A/N: This is not meant to be a reflection of judgement of anyone's personal beliefs. This scenario is merely for entertainment purposes only. I hope that you enjoy reading it as much as I have writing it :)

Mary closed her eyes as the ax came down bracing for, what she didn't know; excruciating pain, a slithering cold as death claimed her. She felt nothing. Seconds that passed like hours ticked by and she felt none of the expected sensations. In fact, she felt warm, but again no pain. It was not the flames of hell flickering behind her eyelids but rather the caress of sunlight on her face. Dazed and bewildered, she opened her eyes to find herself standing in the midst of a lush green glade alongside a crystal lake. It was beautiful and peaceful; the exact opposite image the preachings of fire and brimstone had inspired. And yet, she couldn't help her heart from sinking as a stone would into the nearby waters.

She knew this place. It had haunted her dreams as well as her nightmares; both waking and sleeping. Her hand flew up over her mouth, catching the anguished gasp that had fallen from her lips. It was only then that the bright fabric of her dress caught her eye. It too was familiar. Being raised in the Catholic faith she had always been taught to equivocate eternal damnation with a burning that could never be extinguished but perhaps there were worse fates than being thrown into a fire, such as being thrown into the memory of your greatest heartbreak to relive unceasingly.

Her mind began to swirl with images; terrible images of choices she had made, people she had hurt, lives she had taken. Had Catherine been right all along? Had her station in life required her to drench her hands in blood, and if so had her spirit been irreparably stained with that blood? God had given her that station, but had he taken it from her in the end through Elizabeth's hands? Was it possible her Protestant cousin was only a tool of the Lord, wreaking his own vengeance against her?

"Is that to be it then," she cried out, voice shaking. "I'm here to be tormented throughout the hereafter?"

She had survived miscarriages and rape, the loss of her heart and head; even her only child's hatred and rejection. For as long as she could remember she had been praised for her strength, but that endurance had all been depleted. Standing in this place, reliving those last moments made every part of her ache. Could she survive an eternity of this? She didn't think she could bear it.

"You fear this is hell," a voice called out from behind, one she knew as well as her own. Mary whirled around, her chocolate eyes blurring with tears of joy as they set sights on Francis; her Francis. Healthy and proud and staring at her with such love in his eyes as he stepped toward her, while she stood frozen in disbelief.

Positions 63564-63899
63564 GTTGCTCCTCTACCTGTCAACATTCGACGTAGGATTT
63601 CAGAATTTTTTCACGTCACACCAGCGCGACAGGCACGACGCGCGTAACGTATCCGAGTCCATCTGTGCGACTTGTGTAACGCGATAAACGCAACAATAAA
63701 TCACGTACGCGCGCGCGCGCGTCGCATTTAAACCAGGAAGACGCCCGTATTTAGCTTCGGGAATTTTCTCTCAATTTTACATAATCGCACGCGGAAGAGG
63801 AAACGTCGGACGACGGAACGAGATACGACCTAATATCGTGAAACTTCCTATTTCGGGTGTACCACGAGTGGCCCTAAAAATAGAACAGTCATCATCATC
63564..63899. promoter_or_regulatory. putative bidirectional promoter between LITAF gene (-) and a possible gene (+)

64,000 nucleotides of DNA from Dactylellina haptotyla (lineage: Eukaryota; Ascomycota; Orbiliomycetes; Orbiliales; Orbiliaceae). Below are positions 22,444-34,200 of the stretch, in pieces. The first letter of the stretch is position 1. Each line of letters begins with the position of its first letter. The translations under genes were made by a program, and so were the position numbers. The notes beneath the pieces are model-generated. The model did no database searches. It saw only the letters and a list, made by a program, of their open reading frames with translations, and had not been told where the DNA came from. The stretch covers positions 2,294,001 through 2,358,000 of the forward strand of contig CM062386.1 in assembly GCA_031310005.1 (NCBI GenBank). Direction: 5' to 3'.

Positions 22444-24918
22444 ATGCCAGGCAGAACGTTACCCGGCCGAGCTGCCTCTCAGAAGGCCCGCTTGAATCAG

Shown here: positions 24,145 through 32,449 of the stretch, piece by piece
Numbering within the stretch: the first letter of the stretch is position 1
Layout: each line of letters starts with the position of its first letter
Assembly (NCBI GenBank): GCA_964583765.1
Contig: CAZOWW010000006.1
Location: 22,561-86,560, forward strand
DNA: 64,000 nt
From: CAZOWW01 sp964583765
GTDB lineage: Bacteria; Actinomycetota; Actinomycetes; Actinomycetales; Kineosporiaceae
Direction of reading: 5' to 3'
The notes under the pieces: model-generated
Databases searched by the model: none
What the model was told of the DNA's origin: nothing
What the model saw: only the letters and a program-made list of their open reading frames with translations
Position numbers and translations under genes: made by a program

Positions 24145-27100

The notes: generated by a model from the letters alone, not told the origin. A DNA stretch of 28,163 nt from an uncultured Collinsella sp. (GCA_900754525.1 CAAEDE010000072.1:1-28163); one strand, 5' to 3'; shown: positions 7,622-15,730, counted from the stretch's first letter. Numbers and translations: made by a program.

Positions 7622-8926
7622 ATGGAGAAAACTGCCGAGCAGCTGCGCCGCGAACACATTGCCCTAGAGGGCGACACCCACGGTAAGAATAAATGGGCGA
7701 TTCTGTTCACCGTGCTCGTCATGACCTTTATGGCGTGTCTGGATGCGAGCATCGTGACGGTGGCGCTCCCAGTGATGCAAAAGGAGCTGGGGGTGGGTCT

"Being here with you, well, it was as close to heaven as I had ever been in my living years," he insisted with a smile.

His living years. It felt so wrong to hear him speak of their time together in past tense, just as it had when she had been forced to do so. But that's exactly what it was, in the past, since they were both no longer living. And yet, there they were together. She sprinted forward, her heart thrashing against her ribcage, no longer caring where she was or what her fate might be. His arms encircled her as she threw herself into his embrace. Let the hallelujah chorus sound or the flames of hell swallow her up. Whatever the cost, she would gladly pay it for this moment in his arms again.

As she buried herself inside the circle of his arms she could hear him chuckling at her reckless abandon, feel his fingers in her long dark hair. He smelled of bark, and berries, and sunlight, and something unique to himself. She clung to him at first, afraid if she were to glance upward he might dissolve in her hands as sand through a sieve. He seemed to understand this as he stood patiently, holding her close. Gently he leaned his head down and whispered little assurances into her ear, urging her forward. Her mind reeled back to her life without him and all the times she had felt him encouraging her from the beyond. Sometimes it was all that could keep her placing one foot in front of the other.

He placed a kiss on the crown of her head and her eyes fluttered closed, silent tears trickling down her cheeks. In life she had been a queen, a ruler; never able to show any sign of weakness, but that burden had been removed from her shoulders the moment she had passed through the veil. The tips of his fingers brushed her tears away, tracing her cheekbone and then down to her mouth where her lower lip quivered in his hands.

"How-," she gasped, eyes still closed, "can this possibly be heaven? The place where Nostradamus's prophecy was fulfilled..." her voice trembled as she relived those last painful moments. "The place you traded your life for mine..."

Catherine may not have blamed her for that day, but she had never forgiven herself. Even learning the true catalyst behind the attack and running a blade through the man who ordered it had not lessoned her own guilt. She had been warned from the start that their marriage contract would be the same as his death warrant and by signing it she had cut his life span to the quick and condemned herself. It was as he had said long ago. She had positioned herself for the worst kind of heartbreak and even knowing this, she couldn't find it within herself to regret their time together or wish to forfeit it in exchange for a less perilous path with another. A year of the greatest love she had ever known was far better than a lifetime never knowing it.

"And had i the choice to make over, I'd do it again," he declared.

He knew she wouldn't want him to say it, but it was true. As he had lain there watching his life flash before his eyes it was her that he saw, only her. Perhaps he could have lived a longer life, but what would that time have meant to him without her? Nothing.